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New Zealand company makes methamphetamine detection alarm

Contributor:
Fuseworks Media
Fuseworks Media

A New Zealand company has developed and patented a world-first device that can detect in airborne chemicals contained in methamphetamine.

The P-Alert methamphetamine Alarm is about the size of a TV remote control that can be placed anywhere inside the house.

The device, which has been assessed by ESR and Telarc, can detect all levels of methamphetamine chemicals in an enclosed area, whether from manufacture or smoking.

It provides an invaluable tool for landlords, rental property managers, hoteliers, moteliers, Airbnbs and anyone else letting out their properties for accommodation.

If chemicals are detected, the P-Alert Alarm immediately activates a silent alarm and sends information about the location and the level of contamination to a designated mobile number.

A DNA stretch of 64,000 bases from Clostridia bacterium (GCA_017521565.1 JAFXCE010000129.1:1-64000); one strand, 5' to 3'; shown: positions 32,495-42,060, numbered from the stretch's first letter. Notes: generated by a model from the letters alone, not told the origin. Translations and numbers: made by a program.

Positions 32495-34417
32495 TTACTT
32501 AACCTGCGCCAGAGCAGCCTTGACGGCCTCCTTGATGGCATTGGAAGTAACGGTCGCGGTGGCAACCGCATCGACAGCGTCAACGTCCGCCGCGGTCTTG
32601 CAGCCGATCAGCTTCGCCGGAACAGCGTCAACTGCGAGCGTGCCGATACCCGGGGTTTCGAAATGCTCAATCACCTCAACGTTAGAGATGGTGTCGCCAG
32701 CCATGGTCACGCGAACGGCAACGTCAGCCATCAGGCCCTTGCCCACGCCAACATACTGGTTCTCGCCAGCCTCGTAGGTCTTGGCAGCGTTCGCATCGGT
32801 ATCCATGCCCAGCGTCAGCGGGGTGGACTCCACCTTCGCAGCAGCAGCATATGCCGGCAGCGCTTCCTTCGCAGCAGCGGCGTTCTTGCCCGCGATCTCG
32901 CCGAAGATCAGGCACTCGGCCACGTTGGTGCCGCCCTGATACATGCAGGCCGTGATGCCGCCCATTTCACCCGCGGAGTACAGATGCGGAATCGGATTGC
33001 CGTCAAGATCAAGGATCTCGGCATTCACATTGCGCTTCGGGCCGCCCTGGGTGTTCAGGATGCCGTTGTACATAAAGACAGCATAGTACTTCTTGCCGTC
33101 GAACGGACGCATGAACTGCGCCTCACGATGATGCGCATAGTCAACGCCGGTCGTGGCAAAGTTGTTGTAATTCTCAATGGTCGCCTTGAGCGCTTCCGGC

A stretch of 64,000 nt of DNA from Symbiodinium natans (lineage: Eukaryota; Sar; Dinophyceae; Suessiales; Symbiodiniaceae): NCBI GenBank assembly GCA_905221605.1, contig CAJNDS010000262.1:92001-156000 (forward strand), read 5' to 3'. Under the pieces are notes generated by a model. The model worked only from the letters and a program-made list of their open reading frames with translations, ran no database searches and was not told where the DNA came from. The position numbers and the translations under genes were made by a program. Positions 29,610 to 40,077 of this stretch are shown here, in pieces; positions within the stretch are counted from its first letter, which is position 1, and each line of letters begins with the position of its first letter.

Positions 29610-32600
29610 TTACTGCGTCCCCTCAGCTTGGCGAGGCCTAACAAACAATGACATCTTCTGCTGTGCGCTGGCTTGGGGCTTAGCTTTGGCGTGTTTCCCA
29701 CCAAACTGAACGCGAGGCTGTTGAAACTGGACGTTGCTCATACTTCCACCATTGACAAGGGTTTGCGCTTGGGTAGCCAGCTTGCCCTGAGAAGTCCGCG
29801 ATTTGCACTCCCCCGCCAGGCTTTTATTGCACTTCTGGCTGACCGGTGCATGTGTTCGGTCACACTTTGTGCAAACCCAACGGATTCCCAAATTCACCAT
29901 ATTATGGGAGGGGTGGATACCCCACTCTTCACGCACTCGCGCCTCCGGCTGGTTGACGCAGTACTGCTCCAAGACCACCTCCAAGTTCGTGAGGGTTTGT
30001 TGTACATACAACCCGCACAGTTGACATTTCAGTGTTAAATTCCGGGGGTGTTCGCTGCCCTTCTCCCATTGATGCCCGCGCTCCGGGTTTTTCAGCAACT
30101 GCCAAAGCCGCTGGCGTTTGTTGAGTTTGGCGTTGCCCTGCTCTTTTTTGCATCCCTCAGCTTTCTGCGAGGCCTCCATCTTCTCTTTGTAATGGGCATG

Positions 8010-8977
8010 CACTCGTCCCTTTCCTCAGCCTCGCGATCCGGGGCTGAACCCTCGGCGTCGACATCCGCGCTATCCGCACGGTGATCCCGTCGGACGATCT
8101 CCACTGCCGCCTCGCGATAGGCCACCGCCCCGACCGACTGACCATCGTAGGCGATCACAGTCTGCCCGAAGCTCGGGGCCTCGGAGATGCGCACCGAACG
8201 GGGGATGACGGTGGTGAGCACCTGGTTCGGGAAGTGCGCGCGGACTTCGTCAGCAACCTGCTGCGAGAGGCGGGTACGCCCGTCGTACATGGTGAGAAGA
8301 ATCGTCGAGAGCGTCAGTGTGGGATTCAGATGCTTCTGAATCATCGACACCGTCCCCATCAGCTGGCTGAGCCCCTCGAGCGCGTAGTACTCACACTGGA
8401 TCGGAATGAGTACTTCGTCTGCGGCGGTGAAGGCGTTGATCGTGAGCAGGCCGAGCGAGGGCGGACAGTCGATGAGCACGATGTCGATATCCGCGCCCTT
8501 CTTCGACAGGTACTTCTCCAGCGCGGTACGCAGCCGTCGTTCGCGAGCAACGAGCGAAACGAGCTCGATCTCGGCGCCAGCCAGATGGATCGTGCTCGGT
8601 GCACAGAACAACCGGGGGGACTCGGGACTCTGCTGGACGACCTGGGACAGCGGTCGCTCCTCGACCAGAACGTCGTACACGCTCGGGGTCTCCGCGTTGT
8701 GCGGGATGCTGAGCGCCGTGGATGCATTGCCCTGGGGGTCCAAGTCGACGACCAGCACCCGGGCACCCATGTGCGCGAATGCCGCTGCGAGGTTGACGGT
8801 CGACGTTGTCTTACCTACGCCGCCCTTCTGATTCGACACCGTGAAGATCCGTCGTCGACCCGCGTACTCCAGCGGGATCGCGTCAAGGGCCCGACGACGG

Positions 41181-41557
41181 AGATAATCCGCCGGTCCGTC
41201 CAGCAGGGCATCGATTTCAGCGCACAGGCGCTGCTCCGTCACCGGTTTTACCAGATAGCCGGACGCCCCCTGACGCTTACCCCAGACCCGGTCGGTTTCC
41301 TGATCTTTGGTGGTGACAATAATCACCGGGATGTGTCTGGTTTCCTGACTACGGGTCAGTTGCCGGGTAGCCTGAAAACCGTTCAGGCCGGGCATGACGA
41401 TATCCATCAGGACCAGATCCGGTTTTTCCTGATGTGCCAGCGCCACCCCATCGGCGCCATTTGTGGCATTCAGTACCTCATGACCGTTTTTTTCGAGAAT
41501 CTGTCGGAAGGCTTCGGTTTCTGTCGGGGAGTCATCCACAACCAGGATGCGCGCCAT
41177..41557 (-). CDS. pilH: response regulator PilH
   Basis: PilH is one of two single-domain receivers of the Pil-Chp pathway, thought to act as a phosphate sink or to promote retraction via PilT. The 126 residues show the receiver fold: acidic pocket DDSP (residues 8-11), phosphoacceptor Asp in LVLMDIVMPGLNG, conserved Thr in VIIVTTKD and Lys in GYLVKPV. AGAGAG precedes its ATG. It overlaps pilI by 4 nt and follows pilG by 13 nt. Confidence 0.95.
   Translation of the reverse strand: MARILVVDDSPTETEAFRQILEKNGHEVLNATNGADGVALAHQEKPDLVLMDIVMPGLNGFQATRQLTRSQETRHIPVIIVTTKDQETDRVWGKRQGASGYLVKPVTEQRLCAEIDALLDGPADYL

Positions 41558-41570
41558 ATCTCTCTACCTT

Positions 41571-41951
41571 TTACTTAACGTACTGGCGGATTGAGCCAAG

If the level is high - above a certain level - authorities will be informed. If contamination is low to medium, a report will be sent to the owners and/or managers of the property.

P-Alert Alarm can also provide a monitoring service that will collect and monitor the average daily readings.

Two tamper alarms also signal if the device is covered, removed or damaged in some way, making it virtually impossible to tamper with.

Business Development Manager of P-Alert Alarm Florence Lim says the company developed the alarm because they believe in doing good for the society.

"We have seen so many broken families, innocent children being affected, life wasted and heavy financial losses, all preventable. People of different ages, classes and a wide selection of communities are using methamphetamine - this drug cuts across socio-economic status.

"It’s a major problem for landlords, with many insurance policies placing an obligation on them to be proactive about checking for meth contamination during and between tenancies, which can be difficult. And meth users often don’t match a predictable stereotype.

"In order for us to make a difference, we chose to tackle the problem from its source, by discouraging people from smoking methamphetamine and by consequence reducing the damage this drug is inflicting on our society."

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